A short while ago a San Francisco area newspaper carried a
story about the new San Francisco-Oakland Bay Bridge. The paper reported that, to honor the old Bay
Bridge, CALTRANS, the Oakland Museum of California and U.C. Berkeley’s Bancroft
Library are joining together in compiling an oral history of the old span in
hopes of documenting the bridge's starring role in shaping the culture,
economics, politics and growth of the San Francisco Bay Area.
The newspaper reporter also wrote that the original bridge was
seen as a replacement for the many passenger ferry boats that crossed the bay
between Oakland and San Francisco and, when finished, served as a major
catalyst in the dramatic changes in where people lived and worked around the
Bay Area caused by the easy automobile commute the bridge accommodated.
The Real Mr. Science could not, however, let go unnoticed the
role of the bridge as a route for passenger trains from the East Bay and far
beyond to reach San Francisco. The
following is The Real Mr. Science’s letter to the reporter. At the end are some web-links and some
additional detail about the trans-bay rail system of the 1930s, ’40s and ’50s.
Dear Ms. *******
Congratulations on a fine story about the effort to
preserve the history of the Bay Bridge.
To me a major issue of our modern information-on-demand culture is the
lack of attention to preservation of our history, and I applaud your
publicizing the effort being undertaken regarding the Bay Bridge.
I do have one criticism, however. Your article does not mention the fact that,
for 20 years, a large proportion of the people who crossed the Bay Bridge did
so on trains, not in their automobiles.
The lower deck of the bridge was specifically designed for and carried
two high-speed (high speed for 1939 that is) rail tracks. The tracks were shared by the Key System, the
Southern Pacific and the Sacramento Northern rail systems. In the years just before WW II, one of the
rail lines, the Key System, alone carried over 11 million passengers over the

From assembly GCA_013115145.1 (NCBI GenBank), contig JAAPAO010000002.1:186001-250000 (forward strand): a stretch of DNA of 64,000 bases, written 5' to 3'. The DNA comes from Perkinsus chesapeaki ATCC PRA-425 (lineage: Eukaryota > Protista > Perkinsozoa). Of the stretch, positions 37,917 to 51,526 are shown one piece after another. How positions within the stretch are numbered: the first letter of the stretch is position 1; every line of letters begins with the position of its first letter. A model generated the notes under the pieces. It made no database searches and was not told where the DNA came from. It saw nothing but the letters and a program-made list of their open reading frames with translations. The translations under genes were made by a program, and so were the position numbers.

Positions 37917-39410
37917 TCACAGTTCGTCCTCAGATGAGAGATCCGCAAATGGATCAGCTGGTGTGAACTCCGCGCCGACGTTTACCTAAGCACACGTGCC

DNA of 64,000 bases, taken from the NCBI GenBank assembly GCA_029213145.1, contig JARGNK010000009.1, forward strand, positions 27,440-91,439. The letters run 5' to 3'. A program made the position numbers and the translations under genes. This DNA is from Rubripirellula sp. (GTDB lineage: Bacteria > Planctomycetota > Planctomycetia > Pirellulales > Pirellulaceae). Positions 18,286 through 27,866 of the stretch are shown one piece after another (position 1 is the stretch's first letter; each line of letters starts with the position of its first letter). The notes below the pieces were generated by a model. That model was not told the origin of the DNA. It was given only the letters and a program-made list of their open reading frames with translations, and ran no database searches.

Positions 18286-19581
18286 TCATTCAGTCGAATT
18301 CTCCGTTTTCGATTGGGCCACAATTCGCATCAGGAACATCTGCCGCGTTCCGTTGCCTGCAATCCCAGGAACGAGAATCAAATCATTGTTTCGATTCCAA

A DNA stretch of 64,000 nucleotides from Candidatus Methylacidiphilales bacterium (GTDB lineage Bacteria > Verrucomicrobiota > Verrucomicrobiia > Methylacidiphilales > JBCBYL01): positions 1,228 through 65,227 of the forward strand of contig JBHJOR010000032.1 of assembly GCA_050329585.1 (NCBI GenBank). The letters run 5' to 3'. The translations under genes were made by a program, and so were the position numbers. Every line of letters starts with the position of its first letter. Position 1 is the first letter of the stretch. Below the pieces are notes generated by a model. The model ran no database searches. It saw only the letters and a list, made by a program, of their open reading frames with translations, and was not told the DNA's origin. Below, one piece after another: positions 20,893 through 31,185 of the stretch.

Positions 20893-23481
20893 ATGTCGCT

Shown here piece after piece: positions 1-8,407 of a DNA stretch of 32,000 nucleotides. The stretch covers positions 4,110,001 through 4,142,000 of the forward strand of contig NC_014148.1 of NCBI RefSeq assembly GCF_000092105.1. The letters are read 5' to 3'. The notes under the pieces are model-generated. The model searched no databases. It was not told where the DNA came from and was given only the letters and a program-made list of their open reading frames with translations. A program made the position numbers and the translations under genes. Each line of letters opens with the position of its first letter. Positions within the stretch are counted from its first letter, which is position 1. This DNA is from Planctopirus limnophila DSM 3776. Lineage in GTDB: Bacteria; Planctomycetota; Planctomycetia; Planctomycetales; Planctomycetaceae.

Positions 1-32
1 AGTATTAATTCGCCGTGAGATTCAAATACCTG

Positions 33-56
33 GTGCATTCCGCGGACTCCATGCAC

Bay Bridge. During the war years, when
gasoline was scarce, the Key System carried over 26 million passengers per
While the cultural shift to automobiles and buses after the
war eventually put commuter rail transit out of business until our society
regained a bit of its sanity and built BART, during the years from the
beginning of transbay rail service until the mid-1950s, a large fraction of
transbay travel was by train. If you are
curious about the details, these are two of the better web pages with
information about the trans-bay rail service.
The renaissance in rail transit as a replacement for the
automobile has a current parallel in the High Speed Rail situation. Our modern high-speed rail is planned to have
a line from the Bay Area to Sacramento that will be faster than the comfortable
but not particularly speedy AMTRAK Capital Corridor. During the pre-Bay Bridge years a similar and
very fast rail line connected San Francisco and the Bay Area to
Sacramento. Sacramento-bound passengers
could board a ferry in SF and travel to the Oakland mole. The mole, a major engineering accomplishment
in itself, was a 2 mile long pier carrying the railroad tracks out into the bay
waters deep enough for the ferry boats. At
the tip of the mole was a large building to shelter riders as they transferred between
the trains and ferry boats. There, they could
board a train on the Oakland, Antioch and Eastern RR (renamed the Sacramento
Northern in 1922) or one of the other two interurban rail lines that came to the
mole—the Key System and the Southern Pacific—and in short order were whisked to
Sacramento or even to Chico. After the Bay
Bridge was built, they could board the same train in San Francisco at the Transbay
Terminal and be in Sacramento in just a few hours. Even today, the automobile drive to Sacramento
from San Francisco during a typical rush hour would take as long, or longer,
than the Sacramento Northern trip in the 1930s and ’40s. At one time the Sacramento Northern was the
longest interurban rail line in America.
This is a link to a pretty good summary of the interurban line:
Californians should not forget that at one time rail
transit was fast, comfortable, more economical and more convenient than driving
in individual automobiles. California
showed, in the first half of the 20th Century, that high speed rail
could deliver millions of passengers to their destinations daily, safely,
speedily and inexpensively. California
has the chance to show the same results in the first half of the 21st
Century with BART extensions, the start-up of SMART (Sonoma – Marin Area Rail
Transit), the electrification of CalTrain on the San Francisco Peninsula, the major expansion of the Los Angeles rail transit system, and the
California High Speed Rail System. Check out these links to the rail projects underway in California:
In case there are skeptics out there, here are a couple of
photos, one of a commuter train on the Bay Bridge in 1938, and one showing how
popular the commuter trains on the Bay Bridge were even during the post World
War II automobile boom.